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Westworld

HBO, Premieres Sunday, Oct. 2, at 10 p.m. 10/03/2016 8:00 AM Eastern

HBO’s new series Westworld may not be the pay TV service’s heir to Game of Thrones, but it’s a very good drama/fantasy complement to the Emmy award-winning series.

 

Based on a 1973 Michael Crichton-produced film, Westworld is a futuristic, Western-themed park in which lifelike androids cater to the fantasies of humans.

 

The lifelike androids, or hosts, are reprogrammed daily to adjust to the whims of their human “guests.” The guests can kill and do other violent things to the hosts, and the hosts can take out other hosts, but the hosts were created not to kill humans.

 

The architect of Westworld is Dr. Robert Ford (Anthony Hopkins), who seeks to make the androids as human as possible while adhering to the rules and laws of the make-believe playground. Assisting him is Bernard Lowe (Jeffrey Wright).

 

Evan Rachel Wood stars as Dolores Abernathy, one of the oldest androids at the park but one of its main attractions. While the memories of the androids are erased daily, Dolores and some of the other androids begin to retain some of their prior experiences, leading both the androids’ creators and the park officials to question the ramifications of the park’s premise — as well as the potential for things to go terribly wrong.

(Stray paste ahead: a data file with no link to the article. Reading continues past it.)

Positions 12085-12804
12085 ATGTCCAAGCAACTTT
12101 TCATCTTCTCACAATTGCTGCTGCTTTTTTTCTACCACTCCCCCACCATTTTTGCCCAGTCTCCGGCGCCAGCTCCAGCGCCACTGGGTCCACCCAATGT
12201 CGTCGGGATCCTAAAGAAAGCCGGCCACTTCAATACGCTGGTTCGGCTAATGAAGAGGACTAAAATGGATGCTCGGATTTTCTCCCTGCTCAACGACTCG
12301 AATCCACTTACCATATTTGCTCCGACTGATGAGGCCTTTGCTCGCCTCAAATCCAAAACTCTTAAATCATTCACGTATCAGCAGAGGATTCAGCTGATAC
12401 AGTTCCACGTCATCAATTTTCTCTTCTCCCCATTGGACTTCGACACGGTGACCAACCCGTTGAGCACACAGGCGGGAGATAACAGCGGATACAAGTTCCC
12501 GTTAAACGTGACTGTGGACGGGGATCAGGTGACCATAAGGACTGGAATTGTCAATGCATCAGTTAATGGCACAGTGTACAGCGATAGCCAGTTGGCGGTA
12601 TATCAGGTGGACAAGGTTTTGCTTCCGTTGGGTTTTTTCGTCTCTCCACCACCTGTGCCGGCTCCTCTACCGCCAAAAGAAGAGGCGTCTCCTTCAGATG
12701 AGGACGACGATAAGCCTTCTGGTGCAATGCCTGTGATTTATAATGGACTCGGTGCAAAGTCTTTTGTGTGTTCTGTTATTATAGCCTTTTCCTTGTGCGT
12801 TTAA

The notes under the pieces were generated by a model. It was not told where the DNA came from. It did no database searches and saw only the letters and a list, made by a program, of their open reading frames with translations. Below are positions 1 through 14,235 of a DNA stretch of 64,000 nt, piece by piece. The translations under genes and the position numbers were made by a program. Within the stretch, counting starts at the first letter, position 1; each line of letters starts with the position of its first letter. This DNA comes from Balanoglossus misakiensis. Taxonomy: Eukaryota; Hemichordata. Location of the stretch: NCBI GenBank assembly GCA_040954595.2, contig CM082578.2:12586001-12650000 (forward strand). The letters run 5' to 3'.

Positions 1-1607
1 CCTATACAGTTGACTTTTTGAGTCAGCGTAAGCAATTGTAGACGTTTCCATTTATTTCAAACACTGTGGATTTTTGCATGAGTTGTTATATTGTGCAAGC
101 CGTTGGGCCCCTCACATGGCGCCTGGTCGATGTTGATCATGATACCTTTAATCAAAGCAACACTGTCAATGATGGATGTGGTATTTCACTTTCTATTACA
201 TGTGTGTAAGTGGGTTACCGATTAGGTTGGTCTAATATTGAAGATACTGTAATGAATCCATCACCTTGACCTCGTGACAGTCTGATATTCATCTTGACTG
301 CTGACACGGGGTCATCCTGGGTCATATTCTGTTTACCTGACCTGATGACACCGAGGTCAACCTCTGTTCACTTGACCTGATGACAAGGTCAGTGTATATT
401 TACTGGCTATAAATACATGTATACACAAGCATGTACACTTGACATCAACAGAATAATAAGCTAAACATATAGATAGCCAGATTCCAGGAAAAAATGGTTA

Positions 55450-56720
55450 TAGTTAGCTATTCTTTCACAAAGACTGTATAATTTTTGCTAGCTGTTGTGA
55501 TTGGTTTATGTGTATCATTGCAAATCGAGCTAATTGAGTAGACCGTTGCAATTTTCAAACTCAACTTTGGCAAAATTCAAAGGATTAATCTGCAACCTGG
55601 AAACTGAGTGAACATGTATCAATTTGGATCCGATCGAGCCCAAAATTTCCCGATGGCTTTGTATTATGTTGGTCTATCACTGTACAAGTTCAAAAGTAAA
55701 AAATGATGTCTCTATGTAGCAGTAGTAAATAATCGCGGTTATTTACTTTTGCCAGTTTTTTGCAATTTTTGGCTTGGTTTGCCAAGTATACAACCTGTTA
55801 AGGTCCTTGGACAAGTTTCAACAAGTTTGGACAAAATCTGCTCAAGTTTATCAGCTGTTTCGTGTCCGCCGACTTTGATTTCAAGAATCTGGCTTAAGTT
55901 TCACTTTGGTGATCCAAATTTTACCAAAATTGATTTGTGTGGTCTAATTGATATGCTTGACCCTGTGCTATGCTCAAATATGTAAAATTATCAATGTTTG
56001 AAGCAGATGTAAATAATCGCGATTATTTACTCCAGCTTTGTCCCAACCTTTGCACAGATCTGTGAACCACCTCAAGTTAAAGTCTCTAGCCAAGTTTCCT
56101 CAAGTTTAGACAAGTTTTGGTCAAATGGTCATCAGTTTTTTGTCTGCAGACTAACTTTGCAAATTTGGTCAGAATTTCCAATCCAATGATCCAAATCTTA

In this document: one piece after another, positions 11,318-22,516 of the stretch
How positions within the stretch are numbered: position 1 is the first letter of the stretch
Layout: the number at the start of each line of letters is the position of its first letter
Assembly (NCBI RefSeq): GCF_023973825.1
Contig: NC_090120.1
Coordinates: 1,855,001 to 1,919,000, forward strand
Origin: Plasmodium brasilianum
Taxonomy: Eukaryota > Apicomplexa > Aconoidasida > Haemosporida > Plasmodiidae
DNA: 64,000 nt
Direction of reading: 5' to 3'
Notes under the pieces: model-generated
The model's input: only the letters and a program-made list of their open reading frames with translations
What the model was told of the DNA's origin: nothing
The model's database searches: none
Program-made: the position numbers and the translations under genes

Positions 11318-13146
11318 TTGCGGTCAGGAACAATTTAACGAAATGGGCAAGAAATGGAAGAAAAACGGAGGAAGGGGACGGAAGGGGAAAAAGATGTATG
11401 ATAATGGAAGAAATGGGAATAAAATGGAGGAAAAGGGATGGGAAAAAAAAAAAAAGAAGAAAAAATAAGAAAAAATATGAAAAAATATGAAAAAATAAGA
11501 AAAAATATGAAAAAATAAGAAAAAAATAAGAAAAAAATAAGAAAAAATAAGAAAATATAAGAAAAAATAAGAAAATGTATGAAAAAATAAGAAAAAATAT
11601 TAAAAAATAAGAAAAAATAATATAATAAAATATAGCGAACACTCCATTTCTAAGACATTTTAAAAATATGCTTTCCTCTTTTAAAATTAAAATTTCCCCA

Strong performances from Wood, Thandie Newtonand James Marsden will have many viewers sympathizing with the plight of the androids, as they begin to contemplate their existence as artificially intelligent machines while often exhibiting the best and worst in human behavior. Also, Ed Harris as the infamous “Man in Black” brings a dynamic of good-vs.-evil.

 

HBO touts the one-hour drama series as “a world in which every human appetite, no matter how noble or depraved, can be indulged,” and the network pulls very few punches in graphically showcasing the depravity and lustful indulgence among both humans and the androids within the Westworld fantasy park.

 

Westworld executive producers Lisa Joy, Jonathan Nolan, J.J. Abrams, Jerry Weintraub and Bryan Burk have created a fascinating tale about the complex relationship between man and machine within a futuristic theme park that viewers will want to visit weekly.

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